Report from Fiona Black (continuing):
The quantitative impact of this programme is hard to measure. As knowledge is disseminated through peer-to-peer networks, it will continue to reach a wider audience than those in the classroom. This generates a generation of young people who gain an active voice in their communities, influencing decisions which impact them. The programme gives young people a purpose, reducing school drop out rates. It also influences negative behaviour choices, leading to a reduction in crime and HIV/AIDS prevalence rates.
The personal impact of this programme is most evident in the case studies that Sandile provided us with. Previously disempowered youth find confidence in their own abilities and are given hope for the future. Other individuals have developed new skills and have improved their chances of finding employment. I will share some of these stories as they illustrate so well how valuable the programme is and the change it brings to individuals’ lives.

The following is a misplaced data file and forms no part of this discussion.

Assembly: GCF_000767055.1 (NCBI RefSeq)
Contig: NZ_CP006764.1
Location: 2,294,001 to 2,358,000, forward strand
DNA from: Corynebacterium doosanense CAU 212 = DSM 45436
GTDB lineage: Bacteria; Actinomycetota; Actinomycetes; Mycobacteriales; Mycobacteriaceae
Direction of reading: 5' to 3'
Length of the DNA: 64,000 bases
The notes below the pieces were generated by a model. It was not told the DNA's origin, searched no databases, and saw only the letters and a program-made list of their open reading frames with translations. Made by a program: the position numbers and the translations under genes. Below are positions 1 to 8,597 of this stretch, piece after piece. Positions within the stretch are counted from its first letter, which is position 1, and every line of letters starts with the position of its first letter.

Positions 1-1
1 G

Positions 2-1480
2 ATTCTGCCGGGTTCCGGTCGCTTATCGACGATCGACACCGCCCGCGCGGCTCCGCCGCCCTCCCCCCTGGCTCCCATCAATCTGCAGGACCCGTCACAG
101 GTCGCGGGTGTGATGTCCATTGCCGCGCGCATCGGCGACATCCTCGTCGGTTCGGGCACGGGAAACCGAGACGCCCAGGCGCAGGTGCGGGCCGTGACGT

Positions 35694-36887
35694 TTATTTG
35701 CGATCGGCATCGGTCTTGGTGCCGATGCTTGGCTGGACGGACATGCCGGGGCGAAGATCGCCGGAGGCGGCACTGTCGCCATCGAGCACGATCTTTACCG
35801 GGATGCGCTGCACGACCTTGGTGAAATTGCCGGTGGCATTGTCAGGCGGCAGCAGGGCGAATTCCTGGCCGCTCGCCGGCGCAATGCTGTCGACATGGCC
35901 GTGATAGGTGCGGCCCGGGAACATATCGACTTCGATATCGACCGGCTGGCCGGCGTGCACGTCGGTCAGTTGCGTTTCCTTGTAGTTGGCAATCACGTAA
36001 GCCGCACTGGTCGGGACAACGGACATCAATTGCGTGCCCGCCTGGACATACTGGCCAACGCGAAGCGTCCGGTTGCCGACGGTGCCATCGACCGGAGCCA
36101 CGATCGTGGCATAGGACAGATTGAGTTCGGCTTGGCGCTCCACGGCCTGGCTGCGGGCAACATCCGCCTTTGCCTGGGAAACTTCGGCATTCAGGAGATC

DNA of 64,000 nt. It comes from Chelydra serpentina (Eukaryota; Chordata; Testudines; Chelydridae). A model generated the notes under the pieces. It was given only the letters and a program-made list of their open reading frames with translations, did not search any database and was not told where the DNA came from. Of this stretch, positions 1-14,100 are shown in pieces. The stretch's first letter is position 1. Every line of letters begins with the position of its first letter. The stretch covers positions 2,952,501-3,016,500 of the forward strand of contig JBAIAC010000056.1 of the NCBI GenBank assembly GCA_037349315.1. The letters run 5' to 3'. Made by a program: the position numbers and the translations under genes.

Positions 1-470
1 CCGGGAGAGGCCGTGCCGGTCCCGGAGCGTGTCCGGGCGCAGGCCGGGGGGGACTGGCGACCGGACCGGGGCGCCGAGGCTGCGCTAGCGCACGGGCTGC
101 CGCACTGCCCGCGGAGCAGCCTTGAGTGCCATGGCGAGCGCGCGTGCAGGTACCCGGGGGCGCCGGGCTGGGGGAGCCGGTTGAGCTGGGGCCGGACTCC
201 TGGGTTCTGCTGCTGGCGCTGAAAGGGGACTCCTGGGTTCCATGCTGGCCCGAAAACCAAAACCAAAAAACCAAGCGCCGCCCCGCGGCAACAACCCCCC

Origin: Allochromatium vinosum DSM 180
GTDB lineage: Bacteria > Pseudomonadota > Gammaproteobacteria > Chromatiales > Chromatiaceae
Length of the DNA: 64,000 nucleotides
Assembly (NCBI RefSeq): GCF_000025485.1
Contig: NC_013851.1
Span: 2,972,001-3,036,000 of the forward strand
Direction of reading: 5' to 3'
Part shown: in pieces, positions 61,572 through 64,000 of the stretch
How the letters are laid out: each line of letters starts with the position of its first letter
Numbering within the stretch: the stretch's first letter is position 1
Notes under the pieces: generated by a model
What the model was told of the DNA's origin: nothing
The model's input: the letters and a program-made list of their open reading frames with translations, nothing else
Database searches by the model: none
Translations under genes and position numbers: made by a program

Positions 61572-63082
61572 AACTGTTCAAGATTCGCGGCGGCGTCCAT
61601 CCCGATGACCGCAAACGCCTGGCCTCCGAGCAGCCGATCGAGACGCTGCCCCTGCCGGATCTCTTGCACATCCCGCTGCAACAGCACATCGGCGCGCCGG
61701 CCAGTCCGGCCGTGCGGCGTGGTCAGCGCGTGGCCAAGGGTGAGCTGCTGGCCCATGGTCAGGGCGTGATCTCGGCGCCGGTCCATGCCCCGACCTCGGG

We were invited to one of the sessions held as Sakhile school (shown in the photograph). Led by two of the Peer Facilitators, Numathamsanqa and Tricia, the session was held in the school yard due to a problem with classroom availability. The facilitators began with an ice breaker and the rest of the session was on the topic of setting SMART goals; Specific, Measurable, Achievable, Realistic and Time Framed. Numathamsanqa and Tricia both empowered young people with the tools and the motivation to set goals for their lives. They asked some of the young people to say what some of the barriers might be to reaching these goals and how these barriers could be overcome. It was incredible to see how engaging the facilitators were and how they held all the young people’s attention without any technology, without any materials and no resources – just their own voices communicating to their peers.